A fire extinguisher’s ABC
rating indicates the type
of fire that it
can put out. A:
flammable liquids (gasoline,
It gets bad quickly: In each fire, you’d have three or four minutes – to make a VHF radio mayday call, locate and use xtinguishers, don life jackets, and prepare to abandon ship — before likely being
DSC. Having a working VHF with
digital selective calling is critical. DSC
messages provide coordinates, so anyone
aboard can summon help and give rescuers your location by pressing the radio’s
red distress button. A waterproof handheld VHF with DSC is a smart idea as well,
because in the event of a fire, an installed
VHF will probably lose its power source
quickly or be inaccessible.
Fire drill. Do your guests know how to
use the radio? The location of the fire extinguishers? Do they wear or keep life jackets
close by? Do they know how to shut off the
electrical system quickly? A five-minute
guest briefing improves fire safety.
Water drill. Beyond flotation and
waterproof handheld VHFs, personal locator beacons, flares, and other signaling
tools provide a lifeline from the water.
Fire extinguishers. How many do you
carry? Are they accessible in seconds? Are
they rated ABC for all fires? Having several
ABC tri-class extinguishers that go beyond
the minimum U.S. Coast Guard requirements could save you and your boat.
Built-in support. An engine-com-partment fire-suppression system or, at
minimum, an installed engine fire port into
which you can discharge fire extinguishers
can both contribute to the quick extinguishing of a fire, or at least buy you time
in your fight against an engine-room fire.
PASS. Follow these four steps when
using a fire extinguishers: Pull the safety
pin. Aim the extinguisher at the base of
the fire. Squeeze the handle. Sweep the
hose from side to side while discharging.
Life jackets. Many boaters bury them
among the gear, then waste precious time
locating them in an emergency. Regulations
say that if jackets are not worn on board,
they must be readily accessible.
Exit route. Can you get out of the
boat if the exit is blocked by fire? Carpet,
headliner, cushions, curtains, and other
flammables ignite when introduced to an
The power of prevention. Are your
electrical and fuel systems maintained to
American Boat & Yacht Council ( ABYC.org)
standards? Electrical faults are the No. 1
cause of boat fires. What’s the condition of
your fuel lines? If they’re 10 years old or
emit a gas smell from a rag rubbed down
their length, replace them.
Refueling. How many minutes should
you wait to start the engine after filling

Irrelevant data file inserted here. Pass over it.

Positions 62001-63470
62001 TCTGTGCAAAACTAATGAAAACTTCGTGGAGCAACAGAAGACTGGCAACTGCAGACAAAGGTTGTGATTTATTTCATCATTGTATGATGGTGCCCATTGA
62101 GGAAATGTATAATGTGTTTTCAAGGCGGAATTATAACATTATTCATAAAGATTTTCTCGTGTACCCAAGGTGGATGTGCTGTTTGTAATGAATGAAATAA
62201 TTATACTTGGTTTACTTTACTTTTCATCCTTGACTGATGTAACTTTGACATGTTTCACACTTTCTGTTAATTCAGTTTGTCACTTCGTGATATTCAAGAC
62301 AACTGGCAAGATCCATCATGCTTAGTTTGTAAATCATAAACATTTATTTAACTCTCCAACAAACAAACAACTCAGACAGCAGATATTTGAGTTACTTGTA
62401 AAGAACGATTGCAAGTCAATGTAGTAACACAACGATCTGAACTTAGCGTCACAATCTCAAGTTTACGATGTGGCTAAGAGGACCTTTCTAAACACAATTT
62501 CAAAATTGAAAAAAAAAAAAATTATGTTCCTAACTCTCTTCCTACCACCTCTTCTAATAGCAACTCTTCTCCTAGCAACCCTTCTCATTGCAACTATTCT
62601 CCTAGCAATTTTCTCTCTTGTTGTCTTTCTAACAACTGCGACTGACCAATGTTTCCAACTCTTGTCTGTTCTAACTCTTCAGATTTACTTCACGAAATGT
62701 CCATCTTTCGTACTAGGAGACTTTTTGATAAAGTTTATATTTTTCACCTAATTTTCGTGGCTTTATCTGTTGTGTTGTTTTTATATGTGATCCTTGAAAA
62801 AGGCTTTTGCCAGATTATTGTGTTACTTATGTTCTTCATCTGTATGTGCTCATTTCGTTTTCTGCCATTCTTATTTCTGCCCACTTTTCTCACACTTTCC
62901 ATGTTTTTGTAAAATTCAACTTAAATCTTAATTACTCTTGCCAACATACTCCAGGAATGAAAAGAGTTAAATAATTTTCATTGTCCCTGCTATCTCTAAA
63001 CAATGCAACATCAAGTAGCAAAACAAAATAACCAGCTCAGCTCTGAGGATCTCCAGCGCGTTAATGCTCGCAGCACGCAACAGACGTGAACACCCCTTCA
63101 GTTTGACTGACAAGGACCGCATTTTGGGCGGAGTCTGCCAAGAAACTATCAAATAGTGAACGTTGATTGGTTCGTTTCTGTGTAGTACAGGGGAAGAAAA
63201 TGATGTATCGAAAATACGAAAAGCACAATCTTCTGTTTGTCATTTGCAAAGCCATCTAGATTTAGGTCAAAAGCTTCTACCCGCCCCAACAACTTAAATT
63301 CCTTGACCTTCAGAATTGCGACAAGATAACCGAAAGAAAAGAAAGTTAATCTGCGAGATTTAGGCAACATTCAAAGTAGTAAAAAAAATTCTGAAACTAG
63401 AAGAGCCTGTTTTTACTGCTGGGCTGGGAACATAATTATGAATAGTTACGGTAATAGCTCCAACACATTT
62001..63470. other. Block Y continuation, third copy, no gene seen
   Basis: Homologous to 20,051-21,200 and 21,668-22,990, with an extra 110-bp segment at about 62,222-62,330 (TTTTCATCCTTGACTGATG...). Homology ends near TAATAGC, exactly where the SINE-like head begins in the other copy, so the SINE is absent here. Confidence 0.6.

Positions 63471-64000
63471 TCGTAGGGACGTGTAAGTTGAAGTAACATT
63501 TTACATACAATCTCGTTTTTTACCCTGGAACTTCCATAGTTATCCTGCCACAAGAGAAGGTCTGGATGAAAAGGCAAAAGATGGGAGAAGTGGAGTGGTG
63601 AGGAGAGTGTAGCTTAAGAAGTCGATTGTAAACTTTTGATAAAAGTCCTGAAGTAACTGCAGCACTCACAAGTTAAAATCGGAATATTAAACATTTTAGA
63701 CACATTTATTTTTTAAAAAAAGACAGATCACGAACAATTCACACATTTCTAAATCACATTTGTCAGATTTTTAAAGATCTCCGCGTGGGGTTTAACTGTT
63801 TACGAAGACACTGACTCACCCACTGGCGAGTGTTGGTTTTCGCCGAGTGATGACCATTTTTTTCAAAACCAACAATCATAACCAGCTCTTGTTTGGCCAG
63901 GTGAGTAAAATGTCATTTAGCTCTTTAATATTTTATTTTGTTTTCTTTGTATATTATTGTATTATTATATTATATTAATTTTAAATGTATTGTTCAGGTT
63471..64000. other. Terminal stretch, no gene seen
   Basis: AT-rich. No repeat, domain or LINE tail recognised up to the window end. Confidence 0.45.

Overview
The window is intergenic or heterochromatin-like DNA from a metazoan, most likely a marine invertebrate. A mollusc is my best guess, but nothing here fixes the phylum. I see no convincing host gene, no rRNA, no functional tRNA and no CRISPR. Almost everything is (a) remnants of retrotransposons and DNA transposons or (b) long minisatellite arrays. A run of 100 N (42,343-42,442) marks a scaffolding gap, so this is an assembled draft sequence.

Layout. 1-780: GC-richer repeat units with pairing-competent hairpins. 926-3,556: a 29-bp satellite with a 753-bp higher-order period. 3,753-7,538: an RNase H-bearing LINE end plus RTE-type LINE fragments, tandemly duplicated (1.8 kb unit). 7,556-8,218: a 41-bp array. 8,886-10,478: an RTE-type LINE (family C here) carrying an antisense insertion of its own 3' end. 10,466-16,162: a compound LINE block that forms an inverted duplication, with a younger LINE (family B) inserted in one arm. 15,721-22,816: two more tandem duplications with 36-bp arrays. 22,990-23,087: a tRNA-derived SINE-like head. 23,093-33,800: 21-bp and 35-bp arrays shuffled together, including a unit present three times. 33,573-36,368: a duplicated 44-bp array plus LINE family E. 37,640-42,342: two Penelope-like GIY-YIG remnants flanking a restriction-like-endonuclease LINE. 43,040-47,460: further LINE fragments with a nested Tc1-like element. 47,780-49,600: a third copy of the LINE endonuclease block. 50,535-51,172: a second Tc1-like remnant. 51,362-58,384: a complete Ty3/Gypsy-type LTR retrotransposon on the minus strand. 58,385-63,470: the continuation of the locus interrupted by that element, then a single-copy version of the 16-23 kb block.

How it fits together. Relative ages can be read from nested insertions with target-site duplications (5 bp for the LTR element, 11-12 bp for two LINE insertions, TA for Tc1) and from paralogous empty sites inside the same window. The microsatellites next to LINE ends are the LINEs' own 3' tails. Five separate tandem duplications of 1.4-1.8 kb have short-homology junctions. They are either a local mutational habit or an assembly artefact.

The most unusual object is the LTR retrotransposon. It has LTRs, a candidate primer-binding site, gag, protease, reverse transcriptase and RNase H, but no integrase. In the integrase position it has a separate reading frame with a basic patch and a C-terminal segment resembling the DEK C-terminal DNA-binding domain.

up at the fuel dock? Answer: At least four,
with the blower on and windows and doors/
hatches open for the entire time. End the
four-minute period with a sniff test. — S.C.
Lessons learned from the BoatU.S. burn tests
The loss of Sandpiper, in the previous story, may seem like a freak occur- rence, something you may figure wouldn’t happen to you on your boat. But think about these situations: a lone fire extinguisher buried deep inside a forward locker; corroded electrical connections; deteriorated fuel lines that smell of gas; a GPS that has yet to be coupled to the DSC VHF radio. BoatU.S. Marine Insurance claims statistics show that the most common onboard source of boat fires is AC and DC electrical, followed by engine exhaust/overheat and fuel issues. All can
produce the same devastating consequences as in the Sandpiper scenario.
Our nonprofit BoatU.S. Foundation for Boating Safety & Clean Water set up
a demonstration to capture three dramatic fires on video for a Foundation public-service announcement designed to urge boaters to improve fire safety on their
vessels. Attending were fire-safety experts and investigators, firefighters from the
Huntingtown, Maryland, Volunteer Fire Department and Rescue Squad, and boat-rigging specialists and members of the boating press.
These three fires were set on derelict boats obtained by the BoatU.S. Foundation,
to emulate three common origins of recreational boat fires: electrical, engine room,
and galley. Each of the test boats had empty fuel tanks and, in some cases, had their
engines removed. The scenarios were designed to simulate common sources of boat
fires using a range of combustibles to ignite each blaze. It was easy to imagine the
results if the vessels’ fuel tanks had been full and if boaters had been aboard. Each boat
was set on blocks outside the fire department’s burn-training facility. Small holes were C O